Tuesday, October 23, 2018

A move that spells weakness ‎- Prof. Eyal Zisser


by Prof. Eyal Zisser

Unlike the skepticism he expressed over the ‎Oslo Accords and then-PLO Chairman Yasser Arafat's commitment to them, ‎Rabin was sure that King Hussein would live up to his ‎word. ‎

The late Prime Minister Yitzhak Rabin saw the 1994 peace ‎treaty with Jordan as one of his most important ‎diplomatic achievements, if not the most important ‎one. Unlike the skepticism he expressed over the ‎Oslo Accords and then-PLO Chairman Yasser Arafat's commitment to them, ‎Rabin was sure that King Hussein would live up to his ‎word. ‎

There is something symbolic in the ‎fact that on the anniversary of Rabin's assassination according to the Hebrew calendar, King Abdullah ‎announced that he would not renew one of the annexes ‎his father signed 24 years ago, leasing agricultural ‎borderlands to Israel.‎

The Jordanian announcement is neither a big surprise ‎nor a move that has far-reaching strategic ‎significance. After all, these are Jordanian ‎lands and it stands to reason that Jordan would have ‎reimposed its sovereignty over them at some point, ‎as no country in the Middle East would ever agree to ‎relinquish territories over time. ‎

Saudi Arabia did the same with respect to Tiran ‎and Sanafir islands, which were administered by ‎Egypt for years before Riyadh reimposed its ‎sovereignty over them ‎in 2017.‎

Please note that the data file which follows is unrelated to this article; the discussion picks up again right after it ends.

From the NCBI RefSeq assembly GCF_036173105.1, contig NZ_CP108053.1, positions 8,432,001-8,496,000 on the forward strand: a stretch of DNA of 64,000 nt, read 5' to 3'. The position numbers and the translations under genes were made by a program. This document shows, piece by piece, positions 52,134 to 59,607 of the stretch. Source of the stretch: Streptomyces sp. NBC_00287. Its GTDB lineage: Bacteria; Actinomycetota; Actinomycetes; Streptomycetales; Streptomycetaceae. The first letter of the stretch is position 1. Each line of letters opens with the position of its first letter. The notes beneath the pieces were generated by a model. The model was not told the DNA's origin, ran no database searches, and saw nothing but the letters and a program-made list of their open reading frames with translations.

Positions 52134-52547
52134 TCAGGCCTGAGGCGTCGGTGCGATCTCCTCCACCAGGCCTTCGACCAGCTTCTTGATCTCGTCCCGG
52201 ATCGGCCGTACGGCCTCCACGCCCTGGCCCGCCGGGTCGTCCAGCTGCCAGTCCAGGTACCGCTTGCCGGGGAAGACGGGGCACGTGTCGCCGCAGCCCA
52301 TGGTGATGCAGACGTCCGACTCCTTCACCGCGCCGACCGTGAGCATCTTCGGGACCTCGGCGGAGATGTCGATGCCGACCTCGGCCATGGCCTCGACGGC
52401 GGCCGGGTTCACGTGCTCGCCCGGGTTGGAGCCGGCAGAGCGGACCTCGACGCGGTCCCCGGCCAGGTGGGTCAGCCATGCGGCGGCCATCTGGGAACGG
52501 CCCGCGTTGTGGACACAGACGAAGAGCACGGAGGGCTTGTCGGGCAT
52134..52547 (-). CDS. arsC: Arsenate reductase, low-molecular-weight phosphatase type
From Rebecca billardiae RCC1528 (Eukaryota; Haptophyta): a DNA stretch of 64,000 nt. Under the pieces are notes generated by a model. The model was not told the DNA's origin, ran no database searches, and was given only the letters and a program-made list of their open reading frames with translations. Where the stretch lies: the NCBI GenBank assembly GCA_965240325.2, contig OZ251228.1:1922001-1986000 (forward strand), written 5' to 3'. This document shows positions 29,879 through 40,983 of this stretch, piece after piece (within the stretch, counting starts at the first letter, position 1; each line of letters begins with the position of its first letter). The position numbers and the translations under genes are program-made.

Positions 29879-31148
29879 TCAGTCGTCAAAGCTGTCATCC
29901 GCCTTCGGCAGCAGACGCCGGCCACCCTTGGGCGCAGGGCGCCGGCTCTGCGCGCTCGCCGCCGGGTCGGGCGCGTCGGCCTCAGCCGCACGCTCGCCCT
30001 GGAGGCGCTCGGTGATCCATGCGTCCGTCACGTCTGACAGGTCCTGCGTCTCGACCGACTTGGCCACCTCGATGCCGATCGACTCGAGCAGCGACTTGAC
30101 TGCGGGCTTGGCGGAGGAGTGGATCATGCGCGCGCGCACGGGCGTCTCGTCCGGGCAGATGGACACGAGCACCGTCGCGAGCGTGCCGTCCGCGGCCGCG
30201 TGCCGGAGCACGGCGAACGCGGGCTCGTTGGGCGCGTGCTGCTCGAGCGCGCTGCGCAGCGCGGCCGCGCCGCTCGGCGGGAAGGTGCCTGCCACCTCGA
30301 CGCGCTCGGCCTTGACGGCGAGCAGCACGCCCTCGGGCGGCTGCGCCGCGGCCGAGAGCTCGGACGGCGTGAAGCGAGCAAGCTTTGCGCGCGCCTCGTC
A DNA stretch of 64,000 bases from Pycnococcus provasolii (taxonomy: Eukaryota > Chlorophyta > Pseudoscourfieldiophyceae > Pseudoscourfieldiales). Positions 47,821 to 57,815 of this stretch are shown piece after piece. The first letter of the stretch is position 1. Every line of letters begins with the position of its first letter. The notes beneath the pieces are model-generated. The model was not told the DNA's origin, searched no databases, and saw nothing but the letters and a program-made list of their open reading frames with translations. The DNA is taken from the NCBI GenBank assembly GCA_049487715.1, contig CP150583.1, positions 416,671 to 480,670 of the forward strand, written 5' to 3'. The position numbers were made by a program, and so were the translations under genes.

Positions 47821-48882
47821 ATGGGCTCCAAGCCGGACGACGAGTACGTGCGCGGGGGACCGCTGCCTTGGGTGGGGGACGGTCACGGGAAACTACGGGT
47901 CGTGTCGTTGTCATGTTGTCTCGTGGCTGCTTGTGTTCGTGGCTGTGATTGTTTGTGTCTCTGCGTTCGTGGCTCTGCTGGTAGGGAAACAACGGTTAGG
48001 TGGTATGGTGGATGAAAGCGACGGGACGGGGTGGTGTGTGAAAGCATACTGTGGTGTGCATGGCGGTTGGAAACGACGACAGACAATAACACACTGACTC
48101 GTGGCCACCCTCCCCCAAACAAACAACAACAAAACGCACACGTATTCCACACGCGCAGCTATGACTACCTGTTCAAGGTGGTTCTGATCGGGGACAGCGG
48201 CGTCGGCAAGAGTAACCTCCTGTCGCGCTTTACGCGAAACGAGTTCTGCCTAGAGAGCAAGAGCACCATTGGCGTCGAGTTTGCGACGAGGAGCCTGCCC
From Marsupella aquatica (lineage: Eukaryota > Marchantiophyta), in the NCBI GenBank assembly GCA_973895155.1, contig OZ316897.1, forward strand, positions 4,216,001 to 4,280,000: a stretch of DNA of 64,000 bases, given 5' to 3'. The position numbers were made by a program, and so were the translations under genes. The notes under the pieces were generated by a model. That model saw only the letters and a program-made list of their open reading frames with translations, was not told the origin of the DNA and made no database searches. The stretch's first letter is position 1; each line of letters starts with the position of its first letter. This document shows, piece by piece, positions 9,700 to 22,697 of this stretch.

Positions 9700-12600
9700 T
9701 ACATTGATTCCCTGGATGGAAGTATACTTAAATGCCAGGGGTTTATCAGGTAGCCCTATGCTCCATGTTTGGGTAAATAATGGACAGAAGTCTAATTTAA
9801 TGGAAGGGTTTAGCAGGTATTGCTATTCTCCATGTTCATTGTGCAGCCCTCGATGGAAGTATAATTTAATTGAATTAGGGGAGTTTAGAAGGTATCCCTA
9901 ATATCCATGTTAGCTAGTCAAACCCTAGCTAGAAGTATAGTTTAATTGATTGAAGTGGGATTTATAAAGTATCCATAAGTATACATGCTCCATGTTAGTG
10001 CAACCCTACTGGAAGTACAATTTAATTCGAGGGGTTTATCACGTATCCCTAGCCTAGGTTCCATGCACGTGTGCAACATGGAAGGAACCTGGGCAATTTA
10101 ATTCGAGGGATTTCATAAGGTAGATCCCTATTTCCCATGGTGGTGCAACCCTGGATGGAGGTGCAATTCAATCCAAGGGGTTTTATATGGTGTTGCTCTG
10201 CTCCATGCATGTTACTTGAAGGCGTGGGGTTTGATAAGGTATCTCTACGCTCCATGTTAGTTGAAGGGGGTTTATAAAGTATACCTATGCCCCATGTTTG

The problem, therefore, is not in the move per se, ‎but in the manner and timing in which the Jordanians ‎chose to declare they were essentially disavowing ‎the spirit of the 1994 peace agreement and turning ‎their backs on the partnership forged between Rabin ‎and Hussein.‎

This was not a complete surprise. After all, the ‎Jordanians are very hostile toward Israel compared ‎to populations in other Arab countries ‎and regrettably, the Jordanian regime does not even ‎try to deal with this hostility. Facing a myriad of domestic ‎challenges, the regime prefers to allow public opinion to lash ‎out at Israel and hopes this will soften the ‎criticism leveled at it on other issues.‎

At the same time, no Arab country is as dependent on Israel as Jordan, certainly in ‎terms of energy and water resources and on questions ‎of national security. ‎

Moreover, no Arab state maintains such ‎tight – albeit clandestine – strategic cooperation ‎with Israel, as Jordan. Israel welcomes this ‎cooperation and its importance is immeasurably ‎greater than the acres of agricultural land over ‎which Jordan now seeks to regain control. ‎

Overall, this is not a move that truly harms ‎Israel's interest, which is why Jerusalem shows ‎patience toward the hostile winds that are blowing ‎in its direction from Jordan. ‎

Nevertheless, the Jordanian move is as much a show ‎of Abdullah's weakness as signing the peace ‎deal was a show of his father's strength. ‎Israel should maintain the same strategic ‎cooperation with Jordan as it always has, but now, ‎our eyes have been opened.


Eyal Zisser is a lecturer in the Middle East History Department at Tel Aviv University.


Prof. Eyal Zisser

Source: http://www.israelhayom.com/opinions/a-move-the-spells-weakness-%e2%80%8e/

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